Is the time really being reset or does it just stop?

What is the OSF bit? Bit 7 in the status register (0xf)
You may have to manually read/write this bit as many libraries don't handle it correctly.

If it is set, then the oscillator stopped at some point.

What module are you using? and what type of battery?
Can you post a photo?
Many of them (most that I've seen) require a h/w modification to work correctly in that they have a broken charging circuit. Even worse, many them ship with a regular 2032 which is not a rechargeable battery.

--- bill

bperrybap:
a h/w modification

Please spell out words in full.
Remember, English is not the first language of everyone on this forum.

@Flambo

#include <Servo.h> 

#include <DS3231.h>
DS3231  rtc(SDA, SCL);
Servo servo;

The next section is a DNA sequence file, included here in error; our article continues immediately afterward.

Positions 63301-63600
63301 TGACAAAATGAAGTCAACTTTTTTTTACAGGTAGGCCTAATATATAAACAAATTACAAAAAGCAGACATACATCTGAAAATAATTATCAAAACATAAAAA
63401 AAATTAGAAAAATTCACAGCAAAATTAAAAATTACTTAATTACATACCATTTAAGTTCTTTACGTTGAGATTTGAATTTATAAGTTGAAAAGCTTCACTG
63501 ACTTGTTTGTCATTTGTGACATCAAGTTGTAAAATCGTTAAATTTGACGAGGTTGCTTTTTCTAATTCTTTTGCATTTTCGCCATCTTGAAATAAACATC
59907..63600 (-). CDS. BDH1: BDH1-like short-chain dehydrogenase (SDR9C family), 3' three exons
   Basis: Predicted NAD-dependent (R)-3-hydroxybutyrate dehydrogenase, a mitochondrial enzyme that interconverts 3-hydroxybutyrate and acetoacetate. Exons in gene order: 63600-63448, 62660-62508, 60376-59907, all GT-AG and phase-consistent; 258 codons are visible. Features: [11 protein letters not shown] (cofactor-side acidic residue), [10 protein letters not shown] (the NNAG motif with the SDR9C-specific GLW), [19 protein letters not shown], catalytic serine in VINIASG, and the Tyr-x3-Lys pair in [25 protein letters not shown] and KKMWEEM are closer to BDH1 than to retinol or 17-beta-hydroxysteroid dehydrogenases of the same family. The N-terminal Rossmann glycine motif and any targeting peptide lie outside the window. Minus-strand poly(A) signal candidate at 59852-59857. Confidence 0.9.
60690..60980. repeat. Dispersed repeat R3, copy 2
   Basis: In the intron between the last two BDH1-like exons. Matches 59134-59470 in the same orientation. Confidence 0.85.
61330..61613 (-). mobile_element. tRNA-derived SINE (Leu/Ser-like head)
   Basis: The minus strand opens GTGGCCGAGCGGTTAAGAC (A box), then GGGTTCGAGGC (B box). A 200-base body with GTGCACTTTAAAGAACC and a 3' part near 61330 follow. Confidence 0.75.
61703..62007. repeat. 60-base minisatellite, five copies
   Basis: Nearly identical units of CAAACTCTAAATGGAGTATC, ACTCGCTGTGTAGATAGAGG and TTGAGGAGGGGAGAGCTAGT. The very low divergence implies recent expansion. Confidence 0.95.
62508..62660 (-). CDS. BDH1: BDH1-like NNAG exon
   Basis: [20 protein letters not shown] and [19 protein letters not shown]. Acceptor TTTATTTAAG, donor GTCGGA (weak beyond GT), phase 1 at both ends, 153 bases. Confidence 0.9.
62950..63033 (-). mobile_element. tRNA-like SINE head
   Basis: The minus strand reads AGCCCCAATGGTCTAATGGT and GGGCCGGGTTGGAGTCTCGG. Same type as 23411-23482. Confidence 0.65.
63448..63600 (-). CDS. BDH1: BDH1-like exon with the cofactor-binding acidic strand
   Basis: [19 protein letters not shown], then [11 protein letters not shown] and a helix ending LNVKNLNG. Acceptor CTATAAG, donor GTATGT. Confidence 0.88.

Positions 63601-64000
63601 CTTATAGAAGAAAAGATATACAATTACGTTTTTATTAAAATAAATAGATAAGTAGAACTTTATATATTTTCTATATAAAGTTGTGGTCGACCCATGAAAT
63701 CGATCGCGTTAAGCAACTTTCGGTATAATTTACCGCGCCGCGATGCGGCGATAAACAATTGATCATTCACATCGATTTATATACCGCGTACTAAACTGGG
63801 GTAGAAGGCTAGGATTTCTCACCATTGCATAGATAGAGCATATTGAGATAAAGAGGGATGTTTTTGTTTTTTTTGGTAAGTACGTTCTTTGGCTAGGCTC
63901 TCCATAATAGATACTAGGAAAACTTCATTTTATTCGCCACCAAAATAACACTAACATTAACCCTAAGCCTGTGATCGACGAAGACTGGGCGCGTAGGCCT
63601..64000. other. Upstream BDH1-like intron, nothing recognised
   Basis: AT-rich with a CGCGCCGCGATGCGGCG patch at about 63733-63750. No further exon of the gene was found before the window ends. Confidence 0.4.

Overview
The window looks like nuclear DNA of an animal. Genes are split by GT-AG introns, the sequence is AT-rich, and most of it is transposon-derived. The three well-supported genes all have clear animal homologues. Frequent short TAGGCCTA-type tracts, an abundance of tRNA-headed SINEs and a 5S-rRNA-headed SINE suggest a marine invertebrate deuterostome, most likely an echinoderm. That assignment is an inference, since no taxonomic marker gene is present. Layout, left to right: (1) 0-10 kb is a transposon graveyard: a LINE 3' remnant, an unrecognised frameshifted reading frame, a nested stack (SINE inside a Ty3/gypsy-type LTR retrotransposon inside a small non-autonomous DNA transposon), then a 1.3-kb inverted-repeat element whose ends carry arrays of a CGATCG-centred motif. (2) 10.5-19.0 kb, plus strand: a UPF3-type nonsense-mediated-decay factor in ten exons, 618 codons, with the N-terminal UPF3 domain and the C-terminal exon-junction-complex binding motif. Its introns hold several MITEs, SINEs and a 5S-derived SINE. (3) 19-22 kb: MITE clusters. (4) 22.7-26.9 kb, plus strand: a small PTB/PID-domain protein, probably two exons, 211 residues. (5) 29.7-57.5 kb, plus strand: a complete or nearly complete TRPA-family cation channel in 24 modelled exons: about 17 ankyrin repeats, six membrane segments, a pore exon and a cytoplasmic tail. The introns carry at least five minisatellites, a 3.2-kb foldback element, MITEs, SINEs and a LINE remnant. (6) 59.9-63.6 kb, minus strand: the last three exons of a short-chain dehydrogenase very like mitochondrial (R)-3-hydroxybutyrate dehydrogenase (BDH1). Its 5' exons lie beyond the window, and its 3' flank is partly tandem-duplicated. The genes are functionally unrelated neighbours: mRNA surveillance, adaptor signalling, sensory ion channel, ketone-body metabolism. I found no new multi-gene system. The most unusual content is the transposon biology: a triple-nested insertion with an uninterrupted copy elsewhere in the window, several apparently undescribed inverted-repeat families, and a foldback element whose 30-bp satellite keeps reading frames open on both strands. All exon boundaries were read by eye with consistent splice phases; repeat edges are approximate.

#include <Wire.h>
#include <LiquidCrystal_I2C.h>
LiquidCrystal_I2C lcd(0x3F,2,1,0,4,5,6,7,3, POSITIVE);

I see that you are using four libraries (Servo, DS3231, Wire, and LiquidCrystal_I2C). Where exactly did you get these libraries? I’m guessing that Servo and Wire came with the Arduino software, but where did the other two libraries come from?

Also, I notice that you are trying to do more than just show the time. You are also trying to run a servo. What happens if you remove the “servo” part of your project and try again? (By this I mean: Disconnect the servo from the Arduino. Shorten your sketch by removing all mention of the servo. Upload the shortened sketch to your Arduino, and see what happens.)

johnwasser:
Does your RTC have a battery installed? Is the battery still good?

Yes, it does. It came with the RTC, im pretty sure its fine. I can try with a new one. Next weekend i will buy a new one, but i guess mine is ok.

As John asked, check the battery to make sure it has proper voltage and inserted correctly. (i.e. not inserted backwards/upsidedown)

Is the time really being reset or does it just stop?

What is the OSF bit? Bit 7 in the status register (0xf)
You may have to manually read/write this bit as many libraries don’t handle it correctly.

If it is set, then the oscillator stopped at some point.

What module are you using? and what type of battery?
Can you post a photo?